In Latifa al-Zayyat’s “The Search: Personal Papers,” the author guides the reader on an internal psychological journey of mythological proportions. This self-exploration on the part of al-Zayyat is a personal quest for authenticity and enlightenment.
The narrative structure of al-Zayyat’s text is more than the historical sum of her life as a feminist, political activist, and prominent author. It is an attempt to reflect on the past events of her life in order to render them into a coherent unified whole.
The text begins in March 1973, with al-Zayyat confronting the imminent death of her brother, Abdel Fattah, due to cancer. She begins to reflect on her childhood growing up in Dumyat, Egypt, describing memories of her family and the old house, which was significant on several levels, most importantly as a symbolic link to traditional Egyptian society. It was a place where al-Zayyat felt secure against the chaos of the world. “The image of our old house,” she says, “is still etched on my memory and the smell of its decadence fills my being,” noting that the patriarchal society of the monarchy is in sharp decline.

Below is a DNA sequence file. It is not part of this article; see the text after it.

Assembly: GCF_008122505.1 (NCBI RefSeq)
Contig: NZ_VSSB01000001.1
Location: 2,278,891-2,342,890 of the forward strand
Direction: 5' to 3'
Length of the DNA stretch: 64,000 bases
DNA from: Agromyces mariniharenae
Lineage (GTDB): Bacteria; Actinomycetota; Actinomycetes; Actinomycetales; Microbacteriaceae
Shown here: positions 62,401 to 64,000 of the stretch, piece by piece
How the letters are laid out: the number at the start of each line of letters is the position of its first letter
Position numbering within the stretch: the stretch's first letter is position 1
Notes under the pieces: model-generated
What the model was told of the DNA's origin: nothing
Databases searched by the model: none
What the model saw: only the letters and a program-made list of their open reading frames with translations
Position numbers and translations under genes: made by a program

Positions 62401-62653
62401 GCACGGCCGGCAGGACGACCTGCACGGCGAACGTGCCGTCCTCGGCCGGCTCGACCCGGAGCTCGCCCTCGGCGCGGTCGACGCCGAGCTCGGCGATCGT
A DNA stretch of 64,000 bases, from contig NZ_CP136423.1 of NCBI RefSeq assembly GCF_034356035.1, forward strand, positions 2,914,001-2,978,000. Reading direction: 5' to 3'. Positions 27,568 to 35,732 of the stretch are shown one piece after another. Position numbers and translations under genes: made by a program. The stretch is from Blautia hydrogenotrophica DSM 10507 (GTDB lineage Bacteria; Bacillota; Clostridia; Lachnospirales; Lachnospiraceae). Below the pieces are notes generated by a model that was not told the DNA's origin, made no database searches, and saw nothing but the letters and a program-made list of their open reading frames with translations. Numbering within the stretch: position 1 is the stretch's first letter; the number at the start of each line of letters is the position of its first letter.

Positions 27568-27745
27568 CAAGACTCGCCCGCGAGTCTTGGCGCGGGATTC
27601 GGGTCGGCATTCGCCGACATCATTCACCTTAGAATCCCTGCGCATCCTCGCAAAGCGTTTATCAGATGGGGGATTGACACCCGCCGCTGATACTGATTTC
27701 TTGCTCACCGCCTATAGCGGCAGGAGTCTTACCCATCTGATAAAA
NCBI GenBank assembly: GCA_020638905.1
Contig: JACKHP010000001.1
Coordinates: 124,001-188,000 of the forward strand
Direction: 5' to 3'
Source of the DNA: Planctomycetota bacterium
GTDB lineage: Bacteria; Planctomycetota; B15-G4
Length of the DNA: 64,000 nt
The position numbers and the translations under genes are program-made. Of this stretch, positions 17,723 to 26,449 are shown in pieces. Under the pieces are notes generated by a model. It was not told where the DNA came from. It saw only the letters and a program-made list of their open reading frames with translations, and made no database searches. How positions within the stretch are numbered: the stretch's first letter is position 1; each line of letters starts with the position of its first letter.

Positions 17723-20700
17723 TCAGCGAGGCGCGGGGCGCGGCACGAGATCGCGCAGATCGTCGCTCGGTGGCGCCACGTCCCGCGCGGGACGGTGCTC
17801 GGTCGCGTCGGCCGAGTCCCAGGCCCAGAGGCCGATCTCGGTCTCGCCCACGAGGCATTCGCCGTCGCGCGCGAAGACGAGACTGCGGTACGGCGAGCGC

Al-Zayyat recounts her grandmother’s stories about the house and her father: “It is hard for me to reconcile the life my grandmother paints of the old house with the life I know, and it is impossible for me to reconcile my father, whose utter silence dictates silence to all who are in the house, with the handsome devil in love with life who looks out at me from my grandmother’s stories, eager for fortune and filled with a yearning desire which he races against time.”
Within the stories, there is a direct correlation to Egyptian society. The house itself is symbolic of the Egyptian society of her youth. Economically, al-Zayyat’s family represented upper-middle class society at large. Her grandfather mocked her grandmother’s family because they owned the local textile mill, dismissing it as a mere novelty. This inability to visualize the economic future would not only lead to the downfall of her family, but of the country as well.